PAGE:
Guest Post by Mark Michael Stephens

Berlin is beautiful. The ample gardens, endless restaurants, modern museums, and the ever so user friendly U- and S-Bahn make me miss it. When I arrived in the summer of 2009, it was my first time out of America by myself.

Single and thirtyish, I was anxious to travel outside of the states. En route to Berlin on KLM airlines, I had a layover in Amsterdam. I transferred to a commuter plane where you walk outside and climb a tower of long steel stairs — the kind I remember from my childhood in the 80’s, with one lavatory in the front and two seats in each row — a time capsule without over head compartments for carry on luggage.

Seventy thousand miles up perched above what seemed like fields of endless windmills, I double-checked my itinerary downloaded on Expedia over a package of cinnamon biscuits and a disposable citrus juice box with words I couldn’t pronounce. I felt giddy like one of those big kids around twelve who travel alone to see a relative and feel validated like a grown up with security waiting at the gate. Only this time, I had no one waiting when I exited.

As I stood in line for a cab, my heart pounded. When the driver pulled over to the curb, he came out and placed my suitcase in the trunk without a word. I tried to make chitchat to quell my nerves, but he didn’t speak English. I pointed to my address on the paper twice.  He nodded and made no eye contact.

After checking into my swanky hotel in Charlottenburg, I placed my passport and euros in the safe near the front desk. I was hesitant, but saw the rows of others slots with guests thinking the same. As I waited for my room to be cleaned, I headed out for breakfast at eight in the morning.

The streets were cobblestoned and the buildings were ornate with multi-colored exteriors with concrete steps and wrought iron balconies above with flowerbeds of tulips. I felt right at home. The air was warm with the slightest chill, nothing like the sweltering summer of Manhattan.

I came across a café with rusty, ladder back chairs. They were situated on the sidewalk that had spurts of ingrown green grass between the cracks. Bees floated from everywhere. The waitress spoke English and brought over a flaky croissant with luscious chocolate milk. I looked across the street and observed people walking to work with briefcases in hand. The quaintness had me on the first crunch of flaky goodness along with a texture in the butter I have not found since.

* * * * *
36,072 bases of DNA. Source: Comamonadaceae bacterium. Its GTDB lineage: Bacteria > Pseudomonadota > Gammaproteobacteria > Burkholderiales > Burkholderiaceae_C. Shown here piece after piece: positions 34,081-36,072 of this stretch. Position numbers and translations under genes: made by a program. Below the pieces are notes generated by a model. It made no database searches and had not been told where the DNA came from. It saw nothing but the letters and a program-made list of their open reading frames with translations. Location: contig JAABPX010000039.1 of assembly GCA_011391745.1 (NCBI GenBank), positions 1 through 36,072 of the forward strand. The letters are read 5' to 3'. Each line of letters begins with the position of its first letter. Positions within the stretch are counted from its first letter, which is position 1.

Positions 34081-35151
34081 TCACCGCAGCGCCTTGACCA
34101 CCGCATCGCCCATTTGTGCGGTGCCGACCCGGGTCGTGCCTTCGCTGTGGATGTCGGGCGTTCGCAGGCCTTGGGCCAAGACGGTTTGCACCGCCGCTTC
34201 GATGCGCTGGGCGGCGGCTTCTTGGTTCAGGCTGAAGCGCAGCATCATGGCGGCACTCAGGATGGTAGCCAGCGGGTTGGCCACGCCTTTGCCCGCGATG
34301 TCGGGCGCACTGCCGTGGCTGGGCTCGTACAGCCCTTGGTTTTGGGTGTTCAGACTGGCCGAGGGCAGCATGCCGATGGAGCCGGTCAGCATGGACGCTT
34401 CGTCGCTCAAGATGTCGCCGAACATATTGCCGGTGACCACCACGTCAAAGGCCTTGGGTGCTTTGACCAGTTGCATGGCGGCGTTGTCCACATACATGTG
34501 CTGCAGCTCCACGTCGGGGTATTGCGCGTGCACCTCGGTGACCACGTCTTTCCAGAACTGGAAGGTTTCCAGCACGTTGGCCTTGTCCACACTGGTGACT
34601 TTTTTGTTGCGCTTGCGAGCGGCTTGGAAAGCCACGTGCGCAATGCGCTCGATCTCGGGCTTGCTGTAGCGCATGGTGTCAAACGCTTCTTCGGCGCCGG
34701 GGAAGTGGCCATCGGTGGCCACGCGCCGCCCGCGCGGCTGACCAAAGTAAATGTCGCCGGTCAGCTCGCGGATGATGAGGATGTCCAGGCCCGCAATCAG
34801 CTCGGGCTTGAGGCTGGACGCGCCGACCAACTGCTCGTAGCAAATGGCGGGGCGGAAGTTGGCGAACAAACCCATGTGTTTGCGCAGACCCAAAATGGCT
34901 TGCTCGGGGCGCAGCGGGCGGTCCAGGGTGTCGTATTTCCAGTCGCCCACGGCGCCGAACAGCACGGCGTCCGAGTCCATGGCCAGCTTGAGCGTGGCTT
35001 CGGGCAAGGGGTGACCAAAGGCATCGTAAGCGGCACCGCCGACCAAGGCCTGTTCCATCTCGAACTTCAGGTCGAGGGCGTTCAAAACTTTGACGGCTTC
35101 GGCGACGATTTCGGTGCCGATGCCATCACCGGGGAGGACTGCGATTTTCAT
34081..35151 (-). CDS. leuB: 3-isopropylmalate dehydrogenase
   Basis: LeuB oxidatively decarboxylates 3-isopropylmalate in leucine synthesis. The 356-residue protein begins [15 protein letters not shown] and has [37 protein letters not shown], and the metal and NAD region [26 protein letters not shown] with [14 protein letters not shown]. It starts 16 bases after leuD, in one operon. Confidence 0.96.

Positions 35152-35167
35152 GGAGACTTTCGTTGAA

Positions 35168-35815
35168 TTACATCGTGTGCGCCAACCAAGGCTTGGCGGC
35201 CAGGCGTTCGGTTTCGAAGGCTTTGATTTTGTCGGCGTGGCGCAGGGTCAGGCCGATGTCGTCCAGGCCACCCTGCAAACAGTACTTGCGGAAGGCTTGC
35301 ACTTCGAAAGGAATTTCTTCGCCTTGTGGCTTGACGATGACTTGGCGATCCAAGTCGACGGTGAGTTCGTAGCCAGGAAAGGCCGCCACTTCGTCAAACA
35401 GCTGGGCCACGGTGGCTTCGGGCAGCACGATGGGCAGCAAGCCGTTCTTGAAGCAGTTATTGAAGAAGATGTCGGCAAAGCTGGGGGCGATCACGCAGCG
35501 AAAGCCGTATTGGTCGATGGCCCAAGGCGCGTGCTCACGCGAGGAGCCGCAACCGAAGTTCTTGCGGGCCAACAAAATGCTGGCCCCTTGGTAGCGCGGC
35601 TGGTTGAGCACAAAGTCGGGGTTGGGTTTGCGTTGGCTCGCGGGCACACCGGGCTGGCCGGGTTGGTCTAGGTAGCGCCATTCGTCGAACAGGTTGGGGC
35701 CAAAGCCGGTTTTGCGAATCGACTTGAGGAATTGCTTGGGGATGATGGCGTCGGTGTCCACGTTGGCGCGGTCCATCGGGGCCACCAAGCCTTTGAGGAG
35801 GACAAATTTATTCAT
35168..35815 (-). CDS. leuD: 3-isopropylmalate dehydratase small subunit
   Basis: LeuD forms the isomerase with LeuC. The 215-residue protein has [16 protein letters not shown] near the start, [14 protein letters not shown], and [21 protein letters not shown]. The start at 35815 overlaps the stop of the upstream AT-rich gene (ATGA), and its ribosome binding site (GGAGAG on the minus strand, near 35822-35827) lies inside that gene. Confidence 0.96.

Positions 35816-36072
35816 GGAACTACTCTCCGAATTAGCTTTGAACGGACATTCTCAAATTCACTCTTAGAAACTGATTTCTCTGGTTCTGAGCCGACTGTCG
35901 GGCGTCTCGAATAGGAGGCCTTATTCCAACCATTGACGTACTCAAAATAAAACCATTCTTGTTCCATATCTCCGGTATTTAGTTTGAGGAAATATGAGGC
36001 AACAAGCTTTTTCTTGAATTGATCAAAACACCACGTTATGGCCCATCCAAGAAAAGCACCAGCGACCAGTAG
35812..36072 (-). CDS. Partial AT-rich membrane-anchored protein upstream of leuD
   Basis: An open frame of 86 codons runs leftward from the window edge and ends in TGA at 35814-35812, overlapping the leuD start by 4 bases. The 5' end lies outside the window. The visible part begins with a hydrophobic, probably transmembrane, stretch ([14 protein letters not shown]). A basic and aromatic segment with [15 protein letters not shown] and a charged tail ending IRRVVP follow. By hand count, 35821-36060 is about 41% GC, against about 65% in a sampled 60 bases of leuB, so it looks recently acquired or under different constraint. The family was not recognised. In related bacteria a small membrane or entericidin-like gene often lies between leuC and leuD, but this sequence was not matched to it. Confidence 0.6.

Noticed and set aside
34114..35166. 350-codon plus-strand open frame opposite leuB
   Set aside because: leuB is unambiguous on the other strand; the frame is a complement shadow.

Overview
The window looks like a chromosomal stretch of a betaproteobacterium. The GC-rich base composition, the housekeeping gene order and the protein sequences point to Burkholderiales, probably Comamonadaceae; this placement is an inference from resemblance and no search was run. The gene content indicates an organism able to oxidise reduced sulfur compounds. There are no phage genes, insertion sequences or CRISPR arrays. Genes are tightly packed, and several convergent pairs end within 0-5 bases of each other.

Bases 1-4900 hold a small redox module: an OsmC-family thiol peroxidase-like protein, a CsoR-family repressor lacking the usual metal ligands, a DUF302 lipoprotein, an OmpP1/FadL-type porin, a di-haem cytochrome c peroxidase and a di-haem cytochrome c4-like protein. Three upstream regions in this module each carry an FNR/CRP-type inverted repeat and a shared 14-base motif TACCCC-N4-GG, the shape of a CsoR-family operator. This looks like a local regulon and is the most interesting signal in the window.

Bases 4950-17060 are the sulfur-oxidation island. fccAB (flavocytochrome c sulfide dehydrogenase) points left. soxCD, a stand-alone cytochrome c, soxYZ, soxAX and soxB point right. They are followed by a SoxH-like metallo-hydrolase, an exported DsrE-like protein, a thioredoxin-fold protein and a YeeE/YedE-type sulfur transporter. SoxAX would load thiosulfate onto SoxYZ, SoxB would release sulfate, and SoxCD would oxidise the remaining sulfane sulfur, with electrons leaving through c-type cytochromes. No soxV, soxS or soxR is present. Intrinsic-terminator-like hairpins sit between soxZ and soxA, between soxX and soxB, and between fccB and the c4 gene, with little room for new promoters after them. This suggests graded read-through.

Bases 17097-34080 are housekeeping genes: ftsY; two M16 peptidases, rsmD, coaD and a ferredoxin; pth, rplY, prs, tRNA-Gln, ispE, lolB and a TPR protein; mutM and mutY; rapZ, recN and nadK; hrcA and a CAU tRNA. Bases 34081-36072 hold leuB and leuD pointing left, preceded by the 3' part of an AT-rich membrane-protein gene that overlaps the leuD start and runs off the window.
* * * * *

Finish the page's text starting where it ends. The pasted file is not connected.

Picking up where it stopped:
During my first few hours on European soil, I felt happy for the first time in a long time. Not only because I took a risk to somewhere foreign, but that I took a moment to discover things I had dreamt about. Since then, I have traveled to Europe six times on my own and can’t get enough. I think it’s the adventure of not knowing what is around the corner and exploring a new place with culture and great food and new sites that get my curiosities flowing. Travel is one of the things that allowed me to access a different set of lenses. I dare any of you to do it. Take out ten to fourteen days and book a trip that pushes you out of your comfort zone. You won’t regret it.

All photos courtesy of Mark Michael Stephens

Mark Michael Stephens is writing a memoir about his childhood in Northern Nevada. Mark is an avid international traveler who is inspired by culture, customs and cuisine. He is an honors graduate of The New School and lives in New York City.


  1. What a well written article! I had no desire to visit Berlin – much less alone. Now I am itching to go! Though you, Mr. Stephens, sound like a fantastic traveling companion!


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